Digital Identity was a key topic at the recent Fintech Week London event, with half a day’s programme dedicated to discussing the topic. Giving the opening keynote, Matt Warman MP, Minister for Digital Infrastructure, UK, spoke of the UK’s Digital Identity Framework and the role digital identity has to play within fintech.
Warman kicked off his speech by outlining what his department is doing to realise the potential, stating that “The combination offers huge opportunities for the two worlds to come together in a way that is really profitable for both sides.”
He began stating that, in its purest terms, a digital identity gives individuals and organisations more choice about how they prove things about themselves, whether that be their age, address or other valuable data, as well as being a powerful tool for fighting fraud.
“Digital ID also gives the potential for businesses to enhance their customers’ experience as well. As we see more and more business carried out online, digital identity products are going to become a really vital building block for the economy of the future, and it’s estimated that widespread use of digital identity products across the UK economy could be worth some 800 million points, supporting businesses to ‘build back better’ and unlocking those efficiency savings, facilitating more secure transactions preventing that fraud.
“It’s a really valuable investment.”
Kalifa Fintech Review
In order to better understand the requirements of digital identification infrastructure, Warman explained how he spoke to Ron Kalifa OBE, author of the recent Kalifa Fintech Review. In this, Kalifa outlined the UK’s position as a fintech world leader, as well as describing how digital identities are a key infrastructural requirement for fintech companies.
“I think it’s clear that digital identities will enable smoother, cheaper, more secure online transactions that will in turn, simplify people’s lives and boost business confidence, particularly in fintech,” said Warman.
He then gave the example of the strict requirements in the financial sector for identity verification, particularly when it comes to onboarding new customers or authenticating transactions. He said digital identities will allow these checks to be far more efficient for businesses and customers, as well as to prevent fraud.
“The work that DCMS (Department for Culture, Media and Sport) is doing to unlock the power of data for the fintech sector via digital identity is really powerful for that sector, and also looking way beyond.”
Moving on to what the government is doing in response to digital ID, Warman outlined that they are committed to “setting the rules of the road for digital identity while leaving as much space as they possibly can for the innovative drive of the market to develop new services that will meet the needs of consumers from all walks of life.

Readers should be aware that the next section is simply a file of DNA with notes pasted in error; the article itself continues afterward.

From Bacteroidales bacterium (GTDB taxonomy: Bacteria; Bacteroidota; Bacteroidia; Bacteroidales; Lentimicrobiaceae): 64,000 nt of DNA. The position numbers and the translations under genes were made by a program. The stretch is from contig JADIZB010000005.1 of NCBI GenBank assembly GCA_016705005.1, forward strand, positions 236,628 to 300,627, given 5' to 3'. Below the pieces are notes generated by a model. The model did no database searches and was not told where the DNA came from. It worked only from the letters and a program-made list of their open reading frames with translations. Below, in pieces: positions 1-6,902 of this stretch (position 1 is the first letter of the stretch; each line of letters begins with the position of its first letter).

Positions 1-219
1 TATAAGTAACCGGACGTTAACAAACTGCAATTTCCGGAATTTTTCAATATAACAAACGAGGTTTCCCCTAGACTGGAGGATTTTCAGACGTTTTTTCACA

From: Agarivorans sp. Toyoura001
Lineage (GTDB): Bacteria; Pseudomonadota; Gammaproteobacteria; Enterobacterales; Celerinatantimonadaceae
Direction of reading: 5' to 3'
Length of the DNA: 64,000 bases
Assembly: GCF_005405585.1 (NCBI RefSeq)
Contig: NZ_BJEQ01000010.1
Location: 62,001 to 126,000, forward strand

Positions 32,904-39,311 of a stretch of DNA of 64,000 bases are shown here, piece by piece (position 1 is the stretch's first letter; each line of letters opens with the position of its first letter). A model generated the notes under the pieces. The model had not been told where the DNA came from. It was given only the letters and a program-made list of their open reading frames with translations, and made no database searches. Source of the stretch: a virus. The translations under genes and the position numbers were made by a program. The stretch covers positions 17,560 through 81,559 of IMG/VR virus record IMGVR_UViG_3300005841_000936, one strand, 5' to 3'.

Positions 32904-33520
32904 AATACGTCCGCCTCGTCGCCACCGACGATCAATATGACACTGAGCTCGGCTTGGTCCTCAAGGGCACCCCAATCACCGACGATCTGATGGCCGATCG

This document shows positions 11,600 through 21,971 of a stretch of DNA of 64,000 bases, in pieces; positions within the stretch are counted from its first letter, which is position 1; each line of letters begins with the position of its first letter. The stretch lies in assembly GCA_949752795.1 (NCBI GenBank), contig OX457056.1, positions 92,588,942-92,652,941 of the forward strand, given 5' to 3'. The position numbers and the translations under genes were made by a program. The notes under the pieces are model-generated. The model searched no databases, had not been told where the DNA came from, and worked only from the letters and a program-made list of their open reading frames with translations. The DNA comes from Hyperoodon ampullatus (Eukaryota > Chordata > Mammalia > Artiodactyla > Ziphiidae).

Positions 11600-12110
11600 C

“I believe the thing that will ultimately sell digital identity to the public is compelling products.”
In February, the department published the UK digital identity and attributes trust framework in alpha, in an uncommon move for the government, with the mark one of the frameworks aimed at helping organisations check identities and share attributes in a trusted and consistent way.
“The department has had regular engagement with over 200 stakeholders, including many representatives of the fintech sector, and will soon be publishing the second iteration of that trust framework. The update will take into account the feedback and also include much more detail on certification and on liability. I’ve been really pleased to hear from many stakeholders that they’ve already appreciated the collaborative approach that we’ve taken so far, and we will continue to be that collaborative, if not more so, especially as we look towards the next states of testing that framework to make sure it works effectively for those who are going to use it. Ultimately that’s what this is all about.”
Collaboration is key
After delivering his speech, Warman sat down with The Fintech Times to reiterate his message and advised that they will also be publishing a formal public consultation, covering legislative proposals, with the aim to boost the use of digital identities and enable them to be built on a far greater range of authoritative datasets, faster and more securely.
“This consultation will also include proposals for a governing body to own and manage the trust framework, ensuring that the right protections are in place for consumers and businesses, as well as enabling organisations to prove that they meet the relevant requirements. This will also provide reassurance to the public that it is properly regulated, as we envisage that the new governing body will have a flexible oversight that will allow the market to grow while providing essential protections for consumers.
“I’m really looking forward to working with you all on this consultation, because the engagement with fintech and other stakeholders is absolutely at the heart of developing policies that work for business, for fintech and the broader public as a whole.”
Finally, he concluded: “The government can’t do this on its own, we’ve got to work together and being genuinely collaborative is so important.
“I hope you will continue to support, to listen and to challenge us as we drive forward our delivery and make our collective ambition to bolster fintech across the economy a genuine reality.”